3. It’s weird. My disdain – disappointment – hatred of MPP rendered me unable to listen to anything AC related for at least 2 years. This was the first time i had ever fallen out of love with a band HARD. Friday- I had a panic attack and was grappling to find some of my music I could jam and not get freaked out. For some reason Monday- I decided to listen to Strawberry Jam. Up until that morning jamming Fireworks there wasn’t anything I could decided on that would clear my head and allow me to escape. It feels good to once again remember how it felt in highschool to be so stoked about that band and the things that they were doing. For a while I tried to ignore MPP and go on listening to the AC records that I loved – but it didn’t work- it didn’t feel the same. Now I think I can do that. Winter’s Love gave me chills for the first time in a long time. This album[Person Pitch] is great. It used to be my favorite thing to draw to.

    PS. does Comfy in Nautica sound like hippy jock jamz to anyone else?

  4. also- PLZ do one of the about The Power Out by Electrelane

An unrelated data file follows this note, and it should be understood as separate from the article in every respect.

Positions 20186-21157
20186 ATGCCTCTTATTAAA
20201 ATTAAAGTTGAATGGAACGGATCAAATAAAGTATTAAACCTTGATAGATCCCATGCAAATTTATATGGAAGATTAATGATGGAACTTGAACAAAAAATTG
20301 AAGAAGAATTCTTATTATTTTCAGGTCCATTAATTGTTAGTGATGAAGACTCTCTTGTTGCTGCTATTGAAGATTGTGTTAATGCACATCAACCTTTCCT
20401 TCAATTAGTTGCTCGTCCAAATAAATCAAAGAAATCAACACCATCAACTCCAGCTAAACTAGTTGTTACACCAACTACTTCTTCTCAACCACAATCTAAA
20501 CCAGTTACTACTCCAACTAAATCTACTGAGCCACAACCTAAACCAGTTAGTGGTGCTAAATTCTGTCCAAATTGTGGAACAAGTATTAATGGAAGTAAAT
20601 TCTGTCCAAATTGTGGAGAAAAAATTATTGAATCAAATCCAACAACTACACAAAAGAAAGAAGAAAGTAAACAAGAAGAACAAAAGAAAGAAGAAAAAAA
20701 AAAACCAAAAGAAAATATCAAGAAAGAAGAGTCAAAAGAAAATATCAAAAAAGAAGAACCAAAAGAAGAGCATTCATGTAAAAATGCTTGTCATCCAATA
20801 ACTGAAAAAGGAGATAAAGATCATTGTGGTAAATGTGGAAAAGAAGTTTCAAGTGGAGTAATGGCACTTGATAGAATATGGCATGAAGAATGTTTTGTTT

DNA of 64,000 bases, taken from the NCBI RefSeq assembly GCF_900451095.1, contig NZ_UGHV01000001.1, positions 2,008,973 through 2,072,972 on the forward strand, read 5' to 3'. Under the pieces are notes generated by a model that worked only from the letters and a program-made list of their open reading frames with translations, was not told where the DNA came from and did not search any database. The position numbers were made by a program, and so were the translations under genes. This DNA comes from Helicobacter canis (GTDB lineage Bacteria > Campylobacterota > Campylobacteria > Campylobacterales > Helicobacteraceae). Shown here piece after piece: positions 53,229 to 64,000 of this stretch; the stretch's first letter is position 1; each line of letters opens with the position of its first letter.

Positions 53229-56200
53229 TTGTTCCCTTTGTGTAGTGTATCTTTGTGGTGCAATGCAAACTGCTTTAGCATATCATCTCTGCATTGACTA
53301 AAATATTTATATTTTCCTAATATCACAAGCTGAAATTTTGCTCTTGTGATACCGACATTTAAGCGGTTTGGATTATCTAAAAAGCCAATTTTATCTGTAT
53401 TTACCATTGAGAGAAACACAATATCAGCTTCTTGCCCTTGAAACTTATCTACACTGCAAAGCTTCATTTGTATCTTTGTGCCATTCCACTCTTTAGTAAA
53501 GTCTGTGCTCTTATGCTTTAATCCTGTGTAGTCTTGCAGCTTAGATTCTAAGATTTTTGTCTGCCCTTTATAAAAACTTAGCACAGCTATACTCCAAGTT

5. I received this album in the spring of ’10 from Amazon after waiting to hear it in its entirety for a little over a year. I’d heard “Bros.” and I thought it was pleasant. I liked “Comfy in Nautica” a lot. My roommates and I were taking off to Tennessee for a week long camping excursion. We had a pre-departure party and played the album on my friend’s X-box while we sat on the porch in dreary Western Maryland swilling beer. In just 24 hours, these songs knotted themselves somewhere in my cerebral cortex. The next morning, we left. I’d only heard the album through 3 times–and I’d forgotten to grab it for the drive down. It was the first time I’d suffered depression as a result of being separated from an album.

  6. Great album, always. “Bros” is my go-to beautiful summer day, windows down, high volume car jam. Can’t help but get in a good mood in those conditions.

    Possibly related anecdote:
    I ordered the vinyl of this record on Amazon a few years back. I found out when I opened the package (well I supposed I actually found out when I saw the package) that I had accidentally ordered the CD version. I gave it to my older brother because I have no use for CD’s. He later told me he listened to it, I asked him what he thought of it, he laughed and said it was funny. I believe this perfectly represents my family’s attitude toward the music I listen to.

  7. I like this album just fine but y’all need a more powerful way-back machine. ‘Twas the year our lord double-aught seven, and nary an iPhone had flashes in their camera…